If not in a hurry I use Poly Urethane. Very tough stuff, and I think it looks good. This too followed by paste wax. On the first hand saw I restored I used Poly U., that was over 40 years ago, and the Poly U is still in excellent shape, and has not noticeably discolored, very tough stuff that PolyU.

    Stew
    Hey Stew

    Would be interested to hear how you apply the PU... do you thin it/how much by?

    It’s an area I am exploring... on many of my tools i dont use a finish (i like the feel of unfinished wood) but I have quite a few japanese white oak tools which are turning themselves, and my hands, a nasty, dirty, black, so I am considering PU as a finish to keep them lookin a bit fresher, while also protecting a bit against movement.

    Cheers,

    Dom

  11. #11
    Join Date
    Nov 2015
    Location
    Vienna, Austria
    Posts
    148
    I want to widen the topic a bit... What finish modern manufacturers use? For example, on Veritas bubunga handles, or Lie-Nielsen cherry handles. That would be also useful to know in case of repairs.

  12. #12
    Shellac, wax, poly, BLO, tung.

    They all work. The trick (IMHO) is to sand up to a higher grit (600) and not to build any of them up. I think of them as sealers. In this way, they remain soft and comfortable, resist staining, and dry quickly. I finish handles this way and after a year, I can't tell the difference between shellac, BLO, or varnish - but only (like I said) if you aim for an in-the-wood finish.

  13. #13
    Join Date
    Jul 2014
    Location
    Borger, Texas
    Posts
    925
    Dom,

    This is the 3rd time I have tried to reply, and have been kicked out of the reply section twice now, for whatever unknown cause, so this will be brief so hopefully I can get it typed before something goes wrong again. (I will skip several details I have now put it twice only to loose them.)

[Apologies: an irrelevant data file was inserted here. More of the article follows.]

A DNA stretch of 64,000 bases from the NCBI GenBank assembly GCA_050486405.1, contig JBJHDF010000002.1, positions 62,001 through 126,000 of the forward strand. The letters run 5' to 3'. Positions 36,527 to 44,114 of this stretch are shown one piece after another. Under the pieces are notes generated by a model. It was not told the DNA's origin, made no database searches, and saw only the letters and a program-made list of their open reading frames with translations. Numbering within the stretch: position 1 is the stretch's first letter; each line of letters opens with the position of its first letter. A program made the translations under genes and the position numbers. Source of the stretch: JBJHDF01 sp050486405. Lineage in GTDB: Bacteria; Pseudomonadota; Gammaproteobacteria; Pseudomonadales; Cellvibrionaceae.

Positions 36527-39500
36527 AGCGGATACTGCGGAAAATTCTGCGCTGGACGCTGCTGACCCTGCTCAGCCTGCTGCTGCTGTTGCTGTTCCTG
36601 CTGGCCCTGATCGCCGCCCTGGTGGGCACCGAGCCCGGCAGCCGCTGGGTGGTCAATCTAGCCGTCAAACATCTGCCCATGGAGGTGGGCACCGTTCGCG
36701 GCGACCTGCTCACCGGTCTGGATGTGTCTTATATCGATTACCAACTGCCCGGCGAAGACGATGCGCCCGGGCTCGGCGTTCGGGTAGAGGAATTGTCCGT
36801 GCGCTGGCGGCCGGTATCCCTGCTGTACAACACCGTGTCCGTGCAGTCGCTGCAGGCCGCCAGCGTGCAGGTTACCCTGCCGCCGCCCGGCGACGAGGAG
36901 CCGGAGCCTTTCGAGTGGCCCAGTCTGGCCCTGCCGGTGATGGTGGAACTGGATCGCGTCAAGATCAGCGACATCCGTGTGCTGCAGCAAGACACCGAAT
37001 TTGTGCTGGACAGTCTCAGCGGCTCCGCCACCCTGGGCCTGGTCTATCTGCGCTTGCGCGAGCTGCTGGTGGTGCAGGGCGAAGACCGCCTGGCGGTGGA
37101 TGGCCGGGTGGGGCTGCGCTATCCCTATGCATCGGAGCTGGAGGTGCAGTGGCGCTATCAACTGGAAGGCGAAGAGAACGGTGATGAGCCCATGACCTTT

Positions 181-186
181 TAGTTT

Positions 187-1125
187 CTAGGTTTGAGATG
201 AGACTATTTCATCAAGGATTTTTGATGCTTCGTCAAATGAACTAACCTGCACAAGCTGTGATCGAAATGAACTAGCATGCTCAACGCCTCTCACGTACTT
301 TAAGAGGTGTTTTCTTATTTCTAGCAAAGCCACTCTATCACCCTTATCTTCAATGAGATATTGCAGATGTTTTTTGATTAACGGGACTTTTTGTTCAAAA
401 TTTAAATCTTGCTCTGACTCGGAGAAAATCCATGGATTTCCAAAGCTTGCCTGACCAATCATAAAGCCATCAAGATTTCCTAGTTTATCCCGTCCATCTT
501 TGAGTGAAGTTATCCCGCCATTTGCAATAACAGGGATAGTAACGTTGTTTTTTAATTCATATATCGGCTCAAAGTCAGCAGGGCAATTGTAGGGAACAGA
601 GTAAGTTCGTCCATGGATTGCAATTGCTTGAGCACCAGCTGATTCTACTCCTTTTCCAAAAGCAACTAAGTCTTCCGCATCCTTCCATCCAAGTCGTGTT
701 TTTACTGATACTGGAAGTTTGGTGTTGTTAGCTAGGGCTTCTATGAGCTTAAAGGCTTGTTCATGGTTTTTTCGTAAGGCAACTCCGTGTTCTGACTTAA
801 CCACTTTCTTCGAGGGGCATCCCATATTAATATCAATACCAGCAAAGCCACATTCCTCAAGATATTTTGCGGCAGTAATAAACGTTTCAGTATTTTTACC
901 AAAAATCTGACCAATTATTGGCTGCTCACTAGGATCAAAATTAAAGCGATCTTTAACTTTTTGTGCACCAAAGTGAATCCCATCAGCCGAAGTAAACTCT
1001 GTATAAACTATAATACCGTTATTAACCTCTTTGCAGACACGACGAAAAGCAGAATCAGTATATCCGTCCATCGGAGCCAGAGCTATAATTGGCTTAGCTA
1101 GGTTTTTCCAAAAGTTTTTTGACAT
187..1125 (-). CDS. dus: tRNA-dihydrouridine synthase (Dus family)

In short I use a small fairly good quality natural bristle brush and brush on solvent based poly U. I normally have had to thin just a little. I do this by putting some of the Poly U in a small plastic container, Some thing like a soft butter tub works well, but I use an even smaller container often. My wife uses liquid laundry soap, and the small screw on cap for the gallon size container is just right.

    If the poly U is too thick i slowly add very small amounts of paint thinner or mineral spirits until I think it is thin enough. I made a holder out small diameter all thread, securing the saw handle with the all thread though the saw nut hole, the highest one on the handle and put on a thin coat of finish beginning at the bottom and working up. (I am now thinking it might be better to start at the top and work down so runs will be chased down the handle instead of back over previously varnished handle.